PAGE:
Kinyu, 2007 synthetic polymer paint on linen 180 x 120cm (70 7/8 x 47 1/4in).
PROVENANCE: Warlayirti Artists, Wirrimanu (Balgo Hills), Western Australia (cat. no. 880-07) Purchased from Raft Artspace, Darwin in September 2007 The Laverty Collection, Sydney
EXHIBITED: Paintings from Remote Communities: Indigenous Australian Art from the Laverty Collection, Sydney, Govett Brewster Art Gallery, New Plymouth, New Zealand, 15 December 2007 - 24 February 2008; Newcastle Region Art Gallery, Newcastle, 5 July - 31 August 2008
One of the major recurring themes in the latter part of her painting career is Kinyu, the ancestral Dingo. In the Dreaming Kinyu in the form of a man was attacked by intruders and defended himself by hurling sacred objects made of hair at them. These events occurred at a water soak called Midjul that Eubena would visit often to honour her ancestor. From about 2000, Eubena developed a series of architectural templates where lines of colours swirl and merge to meet along a central 'backbone' or prominent line as in Kinyu, 2007. The palette relies heavily on the reds and yellows she discovered in 1989 and that were to become a hallmark of much of her later work.
This painting is sold with accompanying Warlayirti Artists documentation.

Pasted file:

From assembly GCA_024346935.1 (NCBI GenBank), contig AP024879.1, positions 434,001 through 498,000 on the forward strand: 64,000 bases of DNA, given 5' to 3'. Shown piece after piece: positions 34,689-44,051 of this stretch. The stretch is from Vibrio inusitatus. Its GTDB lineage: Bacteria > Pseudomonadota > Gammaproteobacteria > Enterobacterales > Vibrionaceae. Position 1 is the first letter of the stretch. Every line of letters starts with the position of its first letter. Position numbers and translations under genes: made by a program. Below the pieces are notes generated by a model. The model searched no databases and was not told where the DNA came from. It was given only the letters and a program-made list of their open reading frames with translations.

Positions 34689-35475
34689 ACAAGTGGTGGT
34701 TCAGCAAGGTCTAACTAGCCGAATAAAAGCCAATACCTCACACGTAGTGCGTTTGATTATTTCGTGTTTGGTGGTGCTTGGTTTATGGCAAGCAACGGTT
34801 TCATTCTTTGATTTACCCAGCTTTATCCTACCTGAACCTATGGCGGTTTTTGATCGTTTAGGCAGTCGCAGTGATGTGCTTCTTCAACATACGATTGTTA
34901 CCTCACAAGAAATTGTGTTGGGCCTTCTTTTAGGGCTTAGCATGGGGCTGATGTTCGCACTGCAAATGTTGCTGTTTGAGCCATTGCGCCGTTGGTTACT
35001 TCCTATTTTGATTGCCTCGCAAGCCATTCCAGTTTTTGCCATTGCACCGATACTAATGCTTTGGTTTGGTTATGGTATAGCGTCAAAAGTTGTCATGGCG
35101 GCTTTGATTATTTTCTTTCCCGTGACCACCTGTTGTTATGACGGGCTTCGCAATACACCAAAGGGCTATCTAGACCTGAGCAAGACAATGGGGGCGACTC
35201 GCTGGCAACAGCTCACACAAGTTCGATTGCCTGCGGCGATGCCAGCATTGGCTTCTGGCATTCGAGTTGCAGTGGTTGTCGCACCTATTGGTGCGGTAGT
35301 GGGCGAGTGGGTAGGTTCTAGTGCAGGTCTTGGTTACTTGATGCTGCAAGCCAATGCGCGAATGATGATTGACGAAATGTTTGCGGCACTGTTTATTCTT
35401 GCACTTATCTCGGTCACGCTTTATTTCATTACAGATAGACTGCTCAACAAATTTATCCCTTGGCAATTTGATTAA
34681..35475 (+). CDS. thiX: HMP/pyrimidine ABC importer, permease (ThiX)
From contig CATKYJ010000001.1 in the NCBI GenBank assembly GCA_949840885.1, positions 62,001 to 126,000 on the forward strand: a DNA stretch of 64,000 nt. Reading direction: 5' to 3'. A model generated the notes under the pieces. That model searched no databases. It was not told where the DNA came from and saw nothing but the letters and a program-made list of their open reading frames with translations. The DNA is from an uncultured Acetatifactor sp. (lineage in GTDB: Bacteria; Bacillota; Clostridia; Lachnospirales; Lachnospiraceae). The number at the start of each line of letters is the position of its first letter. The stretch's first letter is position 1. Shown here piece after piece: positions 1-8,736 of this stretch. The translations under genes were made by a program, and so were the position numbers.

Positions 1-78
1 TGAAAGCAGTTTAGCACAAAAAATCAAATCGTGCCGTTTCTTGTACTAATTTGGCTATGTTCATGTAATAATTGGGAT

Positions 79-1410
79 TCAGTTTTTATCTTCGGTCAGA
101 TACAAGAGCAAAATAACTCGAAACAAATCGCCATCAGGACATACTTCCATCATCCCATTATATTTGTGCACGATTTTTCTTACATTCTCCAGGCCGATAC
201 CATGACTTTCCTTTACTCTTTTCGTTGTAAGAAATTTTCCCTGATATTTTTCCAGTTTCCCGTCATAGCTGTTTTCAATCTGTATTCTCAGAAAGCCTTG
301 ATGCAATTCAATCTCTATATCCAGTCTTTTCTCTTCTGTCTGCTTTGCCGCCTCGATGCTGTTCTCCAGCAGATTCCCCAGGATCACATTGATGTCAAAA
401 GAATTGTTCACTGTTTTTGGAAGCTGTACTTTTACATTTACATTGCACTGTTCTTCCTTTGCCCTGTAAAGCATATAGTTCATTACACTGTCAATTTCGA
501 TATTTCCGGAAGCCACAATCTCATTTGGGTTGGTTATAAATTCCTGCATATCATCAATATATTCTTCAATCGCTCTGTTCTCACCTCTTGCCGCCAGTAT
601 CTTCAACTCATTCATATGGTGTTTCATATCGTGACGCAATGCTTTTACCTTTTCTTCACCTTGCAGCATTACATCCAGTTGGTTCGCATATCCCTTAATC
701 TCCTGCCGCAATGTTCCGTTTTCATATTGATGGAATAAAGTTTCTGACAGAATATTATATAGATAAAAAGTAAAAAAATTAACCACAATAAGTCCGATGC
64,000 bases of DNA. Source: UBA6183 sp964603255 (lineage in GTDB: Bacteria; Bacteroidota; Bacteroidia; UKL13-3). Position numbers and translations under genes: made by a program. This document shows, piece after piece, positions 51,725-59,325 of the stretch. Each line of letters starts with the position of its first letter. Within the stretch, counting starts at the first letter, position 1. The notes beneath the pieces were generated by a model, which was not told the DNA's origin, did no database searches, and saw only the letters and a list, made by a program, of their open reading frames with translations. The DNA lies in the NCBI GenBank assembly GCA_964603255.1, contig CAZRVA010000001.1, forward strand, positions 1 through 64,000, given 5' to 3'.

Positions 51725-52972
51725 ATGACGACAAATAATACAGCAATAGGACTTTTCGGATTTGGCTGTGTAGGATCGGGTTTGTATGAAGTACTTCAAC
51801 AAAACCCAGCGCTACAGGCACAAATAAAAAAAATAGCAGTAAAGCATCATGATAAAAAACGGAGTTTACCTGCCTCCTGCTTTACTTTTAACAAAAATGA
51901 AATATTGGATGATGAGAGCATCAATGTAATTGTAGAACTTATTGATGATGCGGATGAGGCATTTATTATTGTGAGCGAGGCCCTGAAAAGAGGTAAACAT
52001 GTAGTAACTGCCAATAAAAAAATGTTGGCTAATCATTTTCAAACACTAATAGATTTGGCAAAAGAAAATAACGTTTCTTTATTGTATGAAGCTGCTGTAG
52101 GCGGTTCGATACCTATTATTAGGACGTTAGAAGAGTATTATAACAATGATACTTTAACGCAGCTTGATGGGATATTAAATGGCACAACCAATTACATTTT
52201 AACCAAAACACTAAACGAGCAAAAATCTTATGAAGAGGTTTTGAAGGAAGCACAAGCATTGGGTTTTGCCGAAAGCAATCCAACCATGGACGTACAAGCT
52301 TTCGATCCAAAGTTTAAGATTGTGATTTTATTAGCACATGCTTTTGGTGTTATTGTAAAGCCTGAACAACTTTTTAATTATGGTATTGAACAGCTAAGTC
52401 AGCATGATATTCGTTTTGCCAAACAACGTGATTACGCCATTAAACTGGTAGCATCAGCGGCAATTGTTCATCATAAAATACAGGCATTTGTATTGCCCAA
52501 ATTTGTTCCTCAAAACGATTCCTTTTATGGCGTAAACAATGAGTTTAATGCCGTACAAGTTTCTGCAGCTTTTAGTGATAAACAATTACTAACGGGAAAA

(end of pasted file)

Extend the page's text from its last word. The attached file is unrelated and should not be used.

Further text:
EUBENA NAMPITJIN The doyen of the women painters at Balgo, Eubena Nampitjin lived through one of the major diasporas in modern Australian history. Born at Yalantjiri, her country runs along the Canning Stock Route that took Aboriginal people to mission stations and settlements far from their homelands and up into the Kimberley. With her first husband Gimme, she drove cattle from Kunawarritji (Well 33) to the railhead at Wiluna in the south, and to Billiliuna Station in the north. Eubena and Gimme and their family settled at Balgo about 1948. When her first husband died around 1979, Eubena married Wimmitji Tjapangarti, a maparn or traditional healer and a man of high ritual authority. Together they recorded ancestral narratives and ceremonies for the anthropologists Ronald and Catherine Berndt, and later went on to collaborate in paintings to become the most well known artistcouple from Balgo. Eubena had originally begun to paint in 1986 for the exhibition Art from the Great Sandy Desert at the Art Gallery of Western Australia, and she has been represented in several major exhibitions in Australia and abroad, including Images of Power: Aboriginal art of the Kimberley at the National Gallery of Victoria in 1993, ARATJARA, Art of the First Australians, at the Kunstsammlung Nordrhein-Westfalen, Dusseldorf, the Hayward Gallery, London, and the Louisiana Museum, Humlebaek, Denmark, in 199394, and Stories: Eleven Aboriginal Artists, Works from The Holmes à Court Collection at the Sprengel Museum in Hannover, Germany, in 1995. Eubena won the Open Painting section of the Telstra National Aboriginal and Torres Strait Islander Art Awards in Darwin in 1998. In 2010, Eubena was a feature artist in the exhibition Yiwarra Kuju: The Canning Stock Route, at the National Museum of Australia.
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